When it came to his work ethic, George Ruiz says that came from their father, a Colombian mechanic who ran the New Jersey shop where the young Ruiz brothers also worked. He was the one who taught them it wasn't just about the service, it was about the sense of community. 

When Ruiz opened La Cubana, he talked to Diced — the magazine of the Institute of Culinary Education — about it. On the menu were old favorites he first had when they were made by his mother and grandmother, and "stuff that I picked up in Miami and Orlando, some old-school dishes that were disappearing. The traditional stuff is really satisfying to make." 

Carl Ruiz knew his way around Italian cuisine, too

In 2014, The New York Times ran a largely favorable review of Marie's Italian Specialties, a deli-style restaurant Carl Ruiz opened with then-wife Marie. The idea, they said, was that they were going to keep hours traditional for that kind of restaurant, and close precisely at 6 p.m. That ended on the very first day, when a customer walked in at 6 p.m. on the dot to place his order. Ruiz told them that he continued to be a regular, but they never told him that he was the reason they stayed open late.

Ruiz described the food as "lay-down-on-your-couch-for-three-hours-afterward Italian," and reviewers agreed, saying it was pretty much the place to go for the heavy, hearty, and perfectly prepared dishes you're familiar with when you think of Italian food. The mussels were particularly impressive, which they found harkened back to Ruiz's days working as a chef on Canada's Prince Edward Island. That's where he learned to keep mussels in distilled and salted water before serving them, and it's the little things that make all the difference.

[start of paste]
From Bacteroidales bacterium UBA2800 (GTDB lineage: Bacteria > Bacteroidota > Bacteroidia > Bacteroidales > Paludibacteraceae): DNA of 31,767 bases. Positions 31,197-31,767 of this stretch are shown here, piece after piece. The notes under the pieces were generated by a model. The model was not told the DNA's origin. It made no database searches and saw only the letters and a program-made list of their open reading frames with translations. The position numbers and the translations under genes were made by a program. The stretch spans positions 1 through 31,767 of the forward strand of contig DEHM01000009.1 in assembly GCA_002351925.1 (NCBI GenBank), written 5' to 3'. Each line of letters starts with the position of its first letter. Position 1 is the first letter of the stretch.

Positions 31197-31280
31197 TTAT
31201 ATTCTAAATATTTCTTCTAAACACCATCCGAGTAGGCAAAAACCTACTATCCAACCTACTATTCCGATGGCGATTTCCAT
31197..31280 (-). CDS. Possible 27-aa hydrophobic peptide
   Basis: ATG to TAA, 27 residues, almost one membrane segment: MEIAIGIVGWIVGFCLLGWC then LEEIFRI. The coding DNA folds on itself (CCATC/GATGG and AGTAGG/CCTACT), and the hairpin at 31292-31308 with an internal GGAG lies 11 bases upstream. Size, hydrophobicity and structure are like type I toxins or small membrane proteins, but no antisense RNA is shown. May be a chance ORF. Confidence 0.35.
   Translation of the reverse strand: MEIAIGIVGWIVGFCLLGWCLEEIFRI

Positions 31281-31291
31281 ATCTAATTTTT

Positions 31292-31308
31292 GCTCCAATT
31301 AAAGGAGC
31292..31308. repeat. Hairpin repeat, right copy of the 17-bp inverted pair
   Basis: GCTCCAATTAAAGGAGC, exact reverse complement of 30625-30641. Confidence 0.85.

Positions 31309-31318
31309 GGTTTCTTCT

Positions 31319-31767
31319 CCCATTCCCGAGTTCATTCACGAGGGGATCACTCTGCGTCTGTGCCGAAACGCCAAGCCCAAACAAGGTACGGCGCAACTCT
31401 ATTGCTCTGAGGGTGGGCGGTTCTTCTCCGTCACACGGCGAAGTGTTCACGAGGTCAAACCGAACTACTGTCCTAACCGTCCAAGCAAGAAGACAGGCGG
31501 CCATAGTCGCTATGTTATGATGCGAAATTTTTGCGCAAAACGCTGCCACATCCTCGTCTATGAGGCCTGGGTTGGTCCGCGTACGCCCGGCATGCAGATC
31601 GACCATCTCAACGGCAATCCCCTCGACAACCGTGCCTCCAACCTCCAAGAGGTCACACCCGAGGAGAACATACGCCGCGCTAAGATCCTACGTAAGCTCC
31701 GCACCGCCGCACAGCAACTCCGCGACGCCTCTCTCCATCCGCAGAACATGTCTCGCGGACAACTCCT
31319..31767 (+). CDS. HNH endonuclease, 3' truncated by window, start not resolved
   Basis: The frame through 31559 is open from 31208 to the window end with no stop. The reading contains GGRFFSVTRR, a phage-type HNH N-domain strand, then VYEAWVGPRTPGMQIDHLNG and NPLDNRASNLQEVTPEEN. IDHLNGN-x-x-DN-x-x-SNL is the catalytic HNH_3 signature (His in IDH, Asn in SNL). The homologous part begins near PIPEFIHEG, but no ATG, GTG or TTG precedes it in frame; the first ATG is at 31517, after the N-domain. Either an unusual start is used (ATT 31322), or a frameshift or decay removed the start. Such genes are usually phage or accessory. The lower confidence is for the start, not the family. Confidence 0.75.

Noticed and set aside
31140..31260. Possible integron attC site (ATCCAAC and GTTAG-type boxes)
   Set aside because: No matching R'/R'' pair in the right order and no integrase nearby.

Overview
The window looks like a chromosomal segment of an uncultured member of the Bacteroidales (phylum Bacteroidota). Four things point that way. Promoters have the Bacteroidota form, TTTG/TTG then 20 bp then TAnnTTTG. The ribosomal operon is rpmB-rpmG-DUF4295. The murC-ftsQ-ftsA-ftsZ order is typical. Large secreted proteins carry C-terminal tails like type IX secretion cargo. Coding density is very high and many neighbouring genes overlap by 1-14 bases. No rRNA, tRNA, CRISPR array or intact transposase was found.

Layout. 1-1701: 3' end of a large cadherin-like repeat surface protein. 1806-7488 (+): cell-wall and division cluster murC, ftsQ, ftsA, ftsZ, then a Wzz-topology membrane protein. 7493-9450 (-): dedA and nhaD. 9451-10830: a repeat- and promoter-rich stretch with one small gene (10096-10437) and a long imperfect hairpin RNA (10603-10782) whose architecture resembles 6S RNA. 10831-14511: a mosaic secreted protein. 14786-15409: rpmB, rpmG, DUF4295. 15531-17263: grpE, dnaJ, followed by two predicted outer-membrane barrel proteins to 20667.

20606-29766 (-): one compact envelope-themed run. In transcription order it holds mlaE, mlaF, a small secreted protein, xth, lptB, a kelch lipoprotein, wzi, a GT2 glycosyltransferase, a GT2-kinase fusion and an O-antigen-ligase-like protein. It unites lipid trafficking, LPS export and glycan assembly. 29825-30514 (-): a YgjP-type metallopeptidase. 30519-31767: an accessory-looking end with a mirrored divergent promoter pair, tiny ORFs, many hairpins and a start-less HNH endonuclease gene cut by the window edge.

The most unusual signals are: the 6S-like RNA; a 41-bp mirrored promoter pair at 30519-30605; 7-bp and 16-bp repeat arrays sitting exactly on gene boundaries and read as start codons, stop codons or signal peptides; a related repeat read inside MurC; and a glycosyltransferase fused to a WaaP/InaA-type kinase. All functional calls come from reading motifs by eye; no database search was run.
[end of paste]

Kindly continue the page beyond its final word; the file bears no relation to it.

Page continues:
The homemade mozzarella, the generous portions, the (free) mini cannolis... all made for a dining experience that still speaks volumes about the care Ruiz took with his food, no matter what the type.

Carl Ruiz appreciated all food

It's easy to imagine professional chefs and Food Network personalities might have a tough time going to your favorite fast food joint and swinging through for a meal on the run, but that absolutely wasn't the case for Carl Ruiz. When Matt Farah shared some stories about him after the announcement of his passing (via The New York Times), he shared one about Ruiz's appearance at Farah's wedding in April of the same year. He described the chef as "dancing with everybody, 20 people, none of whom really knew him," then added something equally neat. 

It wasn't until the after-party that Ruiz decided he was going to feed everyone — with pizza from Domino's

Domino's might seem like the last place a celebrity chef would choose for a late-night pizza fix, but Ruiz spent $300 to feed everyone on pizza that, he insisted, was just as important to the cultural landscape of America as pizzas of the fancier, trendier variety. From the finest mussels to the pizza you order when you can't be bothered to cook dinner, Ruiz was brilliant in his acknowledgement of it all as important. 

Carl Ruiz had a series on YouTube

If you've ever wondered what a professional chef would think of your favorite fast food, fast casual, and sit-down dining chains, Carl Ruiz hosted a YouTube show where he would tell you. OMG Carl's Food Show gave viewers exactly what they wanted, a trained chef's take on places like Applebee's, Cracker Barrel, McDonald's, Subway, and Five Guys. He was honest, too, and no, he didn't hate everything. 

Skip the cheeseburger egg rolls at Applebee's, for example, but their artichoke dip was a win. So were their quesadillas, which he considered among the best chain quesadillas he'd had. 

How about Cracker Barrel? He found the decor weird, admitted they were off to a "rough start" with his first bite of country ham, but went on to say that it was real ham, and he hadn't been expecting that for the price. He lauded their eggs and their orange juice, and if you're starting to see a pattern here, you're right. Even dishes he wasn't super fond of he still tried to find something good to say about them, and that says a lot. 

He was less thrilled with Subway, using the word "spongey" quite a bit.

Carl Ruiz caused a minor social media scandal

Carl Ruiz was perhaps the last person to cause a scandal, but he did kick off a minor one when, NJ.com says, he shocked Florida by declaring it wasn't a southern restaurant who made the best Cuban sandwich, but La Pola in West New York. 

He lauded them for their perfectly proportioned and flavored sandwich, and he acknowledged that he's had plenty to compare it to. Out of the 500-odd Cuban sandwiches he'd had, he gave credit where he thought it was due — to Belarmino Rico, the one man behind the counter making the sandwiches, the same man who opened the restaurant in 1978.